Evercore sees app store regulation as the ‘low hanging fruit,’ which could bode well for mobile developers like Match Group
Shares of mega-cap U.S. tech companies have come under pressure in recent days amid concerns about increased regulation of technology giants, but companies that have had to play by Big Tech’s rules stand to benefit from increased government scrutiny.
Evercore ISI analyst Benjamin Black wrote Wednesday that dating app Match Group Inc. MTCH, +4.21% would be an “outsized” winner of a scenario in which the U.S. government took a closer look at Apple Inc.’s AAPL, +1.61% and Alphabet Inc.’s GOOGL, -0.93% GOOG, -1.03% app-store practices. App stores represent “potentially the low-hanging fruit” for regulators, and any action to rein in their high fees could create a more favorable environment for mobile-app makers in general.
“Our simple view is that existing antitrust frameworks in the U.S., based on price and consumer choice, are challenged in addressing the factors that enable tech giants’ market leadership,” Black wrote. “However, if we were to identify one area that could be dealt with under the existing regime, it is the app stores. In our view, these businesses feature many of the characteristics that define common carriers, which have long been regulated in the U.S.”
Companies like Netflix Inc. NFLX, +0.66% and Spotify Technology SA SPOT, +2.66% have recently taken steps to avoid their exposure to the so-called App Store tax, or fees that developers must pay Apple or Google when a consumer makes an in-app purchase on a mobile device. Netflix and Spotify now try to steer new customers to their websites if the consumers wish to purchase subscriptions, bypassing the apps. The businesses still pay hefty fees to Apple to account for existing users who bought subscriptions the old way, however, a practice that has caught the attention of European regulators as well, especially since Stockholm-based Spotify directly competes with Apple in streaming music.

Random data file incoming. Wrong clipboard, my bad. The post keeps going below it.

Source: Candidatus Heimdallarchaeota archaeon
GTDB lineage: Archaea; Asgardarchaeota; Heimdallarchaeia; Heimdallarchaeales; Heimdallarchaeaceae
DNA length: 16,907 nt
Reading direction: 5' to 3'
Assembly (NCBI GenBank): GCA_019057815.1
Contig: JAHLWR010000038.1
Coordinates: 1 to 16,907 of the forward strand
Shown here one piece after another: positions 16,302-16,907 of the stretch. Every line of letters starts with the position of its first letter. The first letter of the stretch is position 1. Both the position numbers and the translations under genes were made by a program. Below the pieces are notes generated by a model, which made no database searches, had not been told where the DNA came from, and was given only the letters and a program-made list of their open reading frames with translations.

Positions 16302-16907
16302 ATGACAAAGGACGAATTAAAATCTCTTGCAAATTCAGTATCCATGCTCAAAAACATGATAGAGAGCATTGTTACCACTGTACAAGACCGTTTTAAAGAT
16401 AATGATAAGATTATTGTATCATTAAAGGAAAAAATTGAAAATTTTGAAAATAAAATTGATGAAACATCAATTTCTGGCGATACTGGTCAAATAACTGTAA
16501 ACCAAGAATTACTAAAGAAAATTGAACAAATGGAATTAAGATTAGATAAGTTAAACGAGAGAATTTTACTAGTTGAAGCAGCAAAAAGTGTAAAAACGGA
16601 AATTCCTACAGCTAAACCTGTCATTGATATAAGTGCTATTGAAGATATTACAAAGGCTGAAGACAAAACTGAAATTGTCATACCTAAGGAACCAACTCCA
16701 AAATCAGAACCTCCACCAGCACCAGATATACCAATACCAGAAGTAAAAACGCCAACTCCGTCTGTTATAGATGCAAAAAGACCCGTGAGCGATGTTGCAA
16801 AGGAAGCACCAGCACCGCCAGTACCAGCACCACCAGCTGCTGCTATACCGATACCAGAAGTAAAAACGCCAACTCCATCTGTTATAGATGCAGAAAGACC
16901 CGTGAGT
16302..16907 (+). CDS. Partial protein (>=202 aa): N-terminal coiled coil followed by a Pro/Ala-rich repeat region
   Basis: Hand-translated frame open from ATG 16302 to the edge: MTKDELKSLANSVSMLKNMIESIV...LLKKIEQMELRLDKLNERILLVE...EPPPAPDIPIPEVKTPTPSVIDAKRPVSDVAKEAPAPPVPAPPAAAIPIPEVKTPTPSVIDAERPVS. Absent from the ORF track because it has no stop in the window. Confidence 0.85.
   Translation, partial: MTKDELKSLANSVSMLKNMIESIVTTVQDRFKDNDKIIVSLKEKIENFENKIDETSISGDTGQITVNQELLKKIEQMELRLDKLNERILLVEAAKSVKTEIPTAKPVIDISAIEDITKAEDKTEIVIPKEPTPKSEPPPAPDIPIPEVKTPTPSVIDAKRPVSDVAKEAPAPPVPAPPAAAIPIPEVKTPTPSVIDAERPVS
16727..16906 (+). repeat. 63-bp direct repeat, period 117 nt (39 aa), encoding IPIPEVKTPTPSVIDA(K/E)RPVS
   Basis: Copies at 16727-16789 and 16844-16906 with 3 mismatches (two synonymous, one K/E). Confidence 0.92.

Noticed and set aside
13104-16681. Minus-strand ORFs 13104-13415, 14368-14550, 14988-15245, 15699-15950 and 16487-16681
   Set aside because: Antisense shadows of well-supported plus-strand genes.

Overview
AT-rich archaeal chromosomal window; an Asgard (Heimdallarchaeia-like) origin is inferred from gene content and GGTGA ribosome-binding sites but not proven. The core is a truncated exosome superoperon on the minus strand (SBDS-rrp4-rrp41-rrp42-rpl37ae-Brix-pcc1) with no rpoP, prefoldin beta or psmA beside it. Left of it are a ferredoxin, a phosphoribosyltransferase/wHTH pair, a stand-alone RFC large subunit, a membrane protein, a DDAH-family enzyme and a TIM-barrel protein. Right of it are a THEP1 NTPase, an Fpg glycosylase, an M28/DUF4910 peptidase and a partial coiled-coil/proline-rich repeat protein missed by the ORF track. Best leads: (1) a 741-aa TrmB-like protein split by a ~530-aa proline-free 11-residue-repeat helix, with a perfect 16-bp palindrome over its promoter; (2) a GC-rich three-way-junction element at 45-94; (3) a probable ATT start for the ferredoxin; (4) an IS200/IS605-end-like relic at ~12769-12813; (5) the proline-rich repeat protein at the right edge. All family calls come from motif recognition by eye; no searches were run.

For Match, Black estimates that about half of the online-dating company’s revenue is subject to app-store fees. “As such, in a scenario where these fees were capped, Match would see material upside to profitability,” he wrote. “Of course, some of these savings could be reinvested into sales and marketing to increase the scale of the company’s subscriber base.”
IAC/InterActiveCorp IAC, +2.07% could benefit as well if from increased regulation, given that the company has majority economic interest in Match. And Black sees mobile gaming companies as “clear winners as well,” highlighting Zynga Inc. ZNGA, +1.57% and Activision Blizzard Inc. ATVI, +2.09% Zynga generates about three quarters of its revenue base from mobile-app purchases, Black wrote, while Activision gets about a quarter.
Match shares are up 2.7% in Wednesday trading, while Zynga’s stock is up 0.5% and Activision Blizzard Inc.’s is up 2%. Match has seen its stock gain 64% so far this year, as the S&P 500 SPX, +0.82% has risen 12%.